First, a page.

When they were teens, they used to joke about being able to look eye to eye, but these days the top of her head barely came to his shoulders.
Dora of Petron…
Was it really her? What were the chances that his rebellious little dreamer would show up here of all places? Ten years faded in a blink. Fallon forgot all about being a genetically enhanced smuggler, forgot about being the son of a wealthy merchant.
In his mind, he was the boy who’d dreamed about designing holographic gardens. The boy that he’d been on that dirt-well planet of Petron, staring at the girl whose braids he used to tug. The girl who he swore he’d come back for. The only girl that he’d ever loved. The girl he’d abandoned.
The thick plaits of hair that dropped to her waist were long gone. Fallon could still feel the soft texture sliding through his fingertips. The dark strands had always glowed under sunlight, giving Dora an ethereal appearance. As if the Goddess herself had kissed her head.
Fallon missed the braids, missed the girl.
This woman wore her hair loose, just a little past shoulder length. Better to tangle his fists in, when he took her. And there was no doubt that Fallon wanted her, even if she wasn’t Dora of Petron. She looked enough like her to let him pretend for a few hours.
Sharp gray eyes surveyed the room with one glance before swinging back to him. There was no recognition on her face. Why would there be after all these years?
Bitterness welled in his mouth and his head dropped. He closed his eyes and rubbed the back of his neck. He was wrong. It wasn’t her. Dora would know him. To believe otherwise would mean that he’d meant nothing to her and that was something Fallon couldn’t face. It wasn’t his Dora. Just someone who looked a little like her.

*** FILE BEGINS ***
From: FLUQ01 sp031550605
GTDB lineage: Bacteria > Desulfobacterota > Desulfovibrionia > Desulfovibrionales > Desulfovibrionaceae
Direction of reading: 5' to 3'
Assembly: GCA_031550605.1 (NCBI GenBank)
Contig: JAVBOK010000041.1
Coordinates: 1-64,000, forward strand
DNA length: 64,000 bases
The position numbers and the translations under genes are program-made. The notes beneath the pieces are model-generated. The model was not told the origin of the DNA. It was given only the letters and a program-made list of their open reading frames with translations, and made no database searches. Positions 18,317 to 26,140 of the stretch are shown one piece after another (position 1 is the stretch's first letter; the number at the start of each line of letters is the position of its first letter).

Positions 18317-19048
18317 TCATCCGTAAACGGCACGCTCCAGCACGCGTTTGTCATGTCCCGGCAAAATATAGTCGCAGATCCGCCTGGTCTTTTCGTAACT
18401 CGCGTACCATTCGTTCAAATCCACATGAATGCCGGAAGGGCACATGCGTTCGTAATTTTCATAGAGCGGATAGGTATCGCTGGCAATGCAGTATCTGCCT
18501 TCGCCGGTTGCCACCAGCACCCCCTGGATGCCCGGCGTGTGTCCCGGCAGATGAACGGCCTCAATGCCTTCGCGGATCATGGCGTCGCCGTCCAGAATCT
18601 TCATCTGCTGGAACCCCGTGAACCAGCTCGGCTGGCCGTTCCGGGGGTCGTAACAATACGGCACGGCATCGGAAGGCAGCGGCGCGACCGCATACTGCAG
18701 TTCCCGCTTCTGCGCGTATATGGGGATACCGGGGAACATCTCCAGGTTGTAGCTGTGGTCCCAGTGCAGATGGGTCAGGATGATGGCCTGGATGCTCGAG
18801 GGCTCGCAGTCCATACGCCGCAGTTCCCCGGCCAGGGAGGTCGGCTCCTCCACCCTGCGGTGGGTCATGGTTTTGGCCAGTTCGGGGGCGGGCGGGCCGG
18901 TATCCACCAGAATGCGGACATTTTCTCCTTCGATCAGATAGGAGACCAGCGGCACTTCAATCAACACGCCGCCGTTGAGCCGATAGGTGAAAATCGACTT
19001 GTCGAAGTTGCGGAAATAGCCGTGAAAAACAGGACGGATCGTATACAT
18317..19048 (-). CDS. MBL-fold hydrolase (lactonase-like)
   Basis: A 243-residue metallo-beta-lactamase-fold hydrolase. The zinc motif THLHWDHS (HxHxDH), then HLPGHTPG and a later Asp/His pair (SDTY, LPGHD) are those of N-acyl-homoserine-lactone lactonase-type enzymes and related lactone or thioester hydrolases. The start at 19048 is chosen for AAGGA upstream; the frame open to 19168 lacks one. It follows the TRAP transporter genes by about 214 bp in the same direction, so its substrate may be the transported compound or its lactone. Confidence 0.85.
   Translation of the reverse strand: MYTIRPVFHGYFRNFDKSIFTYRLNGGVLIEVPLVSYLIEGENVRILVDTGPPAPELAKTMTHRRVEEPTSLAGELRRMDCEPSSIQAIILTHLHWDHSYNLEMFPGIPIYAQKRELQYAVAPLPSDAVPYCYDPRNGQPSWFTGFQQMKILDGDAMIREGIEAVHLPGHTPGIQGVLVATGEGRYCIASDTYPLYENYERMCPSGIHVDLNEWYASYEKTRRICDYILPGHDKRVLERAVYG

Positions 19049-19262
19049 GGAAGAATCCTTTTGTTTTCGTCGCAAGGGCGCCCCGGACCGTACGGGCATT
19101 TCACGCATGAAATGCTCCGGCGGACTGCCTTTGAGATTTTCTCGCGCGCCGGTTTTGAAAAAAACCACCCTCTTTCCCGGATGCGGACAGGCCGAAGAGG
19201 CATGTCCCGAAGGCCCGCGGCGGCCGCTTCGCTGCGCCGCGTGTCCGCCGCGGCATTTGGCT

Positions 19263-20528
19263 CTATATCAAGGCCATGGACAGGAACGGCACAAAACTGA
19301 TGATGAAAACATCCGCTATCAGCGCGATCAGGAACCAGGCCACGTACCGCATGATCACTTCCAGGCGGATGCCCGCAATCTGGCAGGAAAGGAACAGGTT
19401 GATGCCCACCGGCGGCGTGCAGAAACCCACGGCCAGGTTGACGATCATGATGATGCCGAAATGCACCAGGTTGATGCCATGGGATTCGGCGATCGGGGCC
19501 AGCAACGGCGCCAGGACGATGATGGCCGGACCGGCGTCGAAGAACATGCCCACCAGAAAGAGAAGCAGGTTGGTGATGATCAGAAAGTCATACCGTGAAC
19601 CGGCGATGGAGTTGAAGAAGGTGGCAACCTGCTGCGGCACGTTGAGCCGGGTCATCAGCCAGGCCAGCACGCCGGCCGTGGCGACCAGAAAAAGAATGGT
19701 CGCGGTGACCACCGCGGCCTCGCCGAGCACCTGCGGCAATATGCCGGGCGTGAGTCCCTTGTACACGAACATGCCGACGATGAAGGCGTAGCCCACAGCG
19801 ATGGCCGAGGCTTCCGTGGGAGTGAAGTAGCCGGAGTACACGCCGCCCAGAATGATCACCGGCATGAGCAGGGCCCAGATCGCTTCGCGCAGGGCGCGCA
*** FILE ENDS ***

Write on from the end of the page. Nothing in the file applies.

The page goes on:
He took a deep breath, then grabbed his drink and downed half of it. The liquid burned his throat. Fallon welcomed the pain.
The woman’s eyes narrowed as her gaze locked on the horns that curved around his head—horns that had been barely coming in when he’d known the girl. She elbowed the man next to her. He leaned in close. Too close. And whispered in her ear.
The familiarity of the move brought on a maelstrom of unexpected fury. Just who was he? And how well did they know each other? Fallon was shocked by the swell of emotion. He would have thought that after ten years he would’ve moved beyond such things. Yet, he had the overwhelming need to gore a stranger with his horns.
The man said something else and the woman giggled. That laugh wrapped around Fallon and refused to let him go. Only one person he knew laughed like that…Dora. What he failed to recall was that the only time she did so was when she was up to no good.
“Twenty credits says I can rope that one.” She nodded in Fallon’s direction.
Fallon glanced behind him to see who she referred to, but there was no one there. Surely she didn’t mean him. Not his shy and unassuming Dora. Fallon turned back in time to see a rope coming for his head, a rope that looked familiar. He was so shocked that he didn’t even react.
The rope settled around his horns. The woman yanked hard, pulling him off his stool. Fallon fell to his knees. She was on him in a blink, looping the rope around his horns, then snatching up his feet. Within seconds, she had him trussed…and more turned on than he’d been in years.
AUTHOR BIO: Jordan Summers is a New York published author with thirty-three books to her credit. She has sold over 155,000 ebooks and is a member of the Horror Writer’s Association, International Thriller Writers, and Novelist Inc. To learn more about the author’s upcoming work go to: www.jordansummers.com